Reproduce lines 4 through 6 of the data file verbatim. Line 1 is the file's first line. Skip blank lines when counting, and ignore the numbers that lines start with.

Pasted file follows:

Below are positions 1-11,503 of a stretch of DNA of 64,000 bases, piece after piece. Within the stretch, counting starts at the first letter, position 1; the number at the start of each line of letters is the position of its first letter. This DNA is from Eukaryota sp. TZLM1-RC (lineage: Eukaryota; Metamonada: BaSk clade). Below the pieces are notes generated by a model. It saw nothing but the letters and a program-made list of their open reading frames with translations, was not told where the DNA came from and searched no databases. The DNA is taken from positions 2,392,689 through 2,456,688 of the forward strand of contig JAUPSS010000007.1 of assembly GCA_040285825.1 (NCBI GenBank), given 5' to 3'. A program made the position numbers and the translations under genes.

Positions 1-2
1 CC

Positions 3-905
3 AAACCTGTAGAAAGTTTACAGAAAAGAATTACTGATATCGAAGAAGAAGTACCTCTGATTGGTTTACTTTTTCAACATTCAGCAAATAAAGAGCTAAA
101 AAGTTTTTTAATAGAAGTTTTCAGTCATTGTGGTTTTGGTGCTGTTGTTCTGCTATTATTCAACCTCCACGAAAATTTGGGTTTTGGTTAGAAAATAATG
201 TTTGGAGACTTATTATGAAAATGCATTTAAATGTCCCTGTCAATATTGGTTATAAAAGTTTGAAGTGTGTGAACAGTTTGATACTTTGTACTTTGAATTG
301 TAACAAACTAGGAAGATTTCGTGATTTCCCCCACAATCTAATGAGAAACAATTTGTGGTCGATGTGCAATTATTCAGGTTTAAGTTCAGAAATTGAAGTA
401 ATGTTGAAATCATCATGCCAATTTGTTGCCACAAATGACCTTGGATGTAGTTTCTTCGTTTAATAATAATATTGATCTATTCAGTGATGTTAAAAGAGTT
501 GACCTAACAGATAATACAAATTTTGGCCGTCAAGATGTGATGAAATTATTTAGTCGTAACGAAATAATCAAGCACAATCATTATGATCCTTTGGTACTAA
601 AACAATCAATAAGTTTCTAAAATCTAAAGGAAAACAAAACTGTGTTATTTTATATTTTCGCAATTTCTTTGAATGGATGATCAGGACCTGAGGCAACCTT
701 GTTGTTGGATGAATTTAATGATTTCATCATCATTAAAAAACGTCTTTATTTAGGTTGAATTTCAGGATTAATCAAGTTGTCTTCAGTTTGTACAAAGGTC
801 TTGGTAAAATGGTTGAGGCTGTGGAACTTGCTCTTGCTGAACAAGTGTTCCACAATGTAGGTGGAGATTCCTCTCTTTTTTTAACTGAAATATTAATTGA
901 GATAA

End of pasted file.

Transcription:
Positions 3-905
3 AAACCTGTAGAAAGTTTACAGAAAAGAATTACTGATATCGAAGAAGAAGTACCTCTGATTGGTTTACTTTTTCAACATTCAGCAAATAAAGAGCTAAA
101 AAGTTTTTTAATAGAAGTTTTCAGTCATTGTGGTTTTGGTGCTGTTGTTCTGCTATTATTCAACCTCCACGAAAATTTGGGTTTTGGTTAGAAAATAATG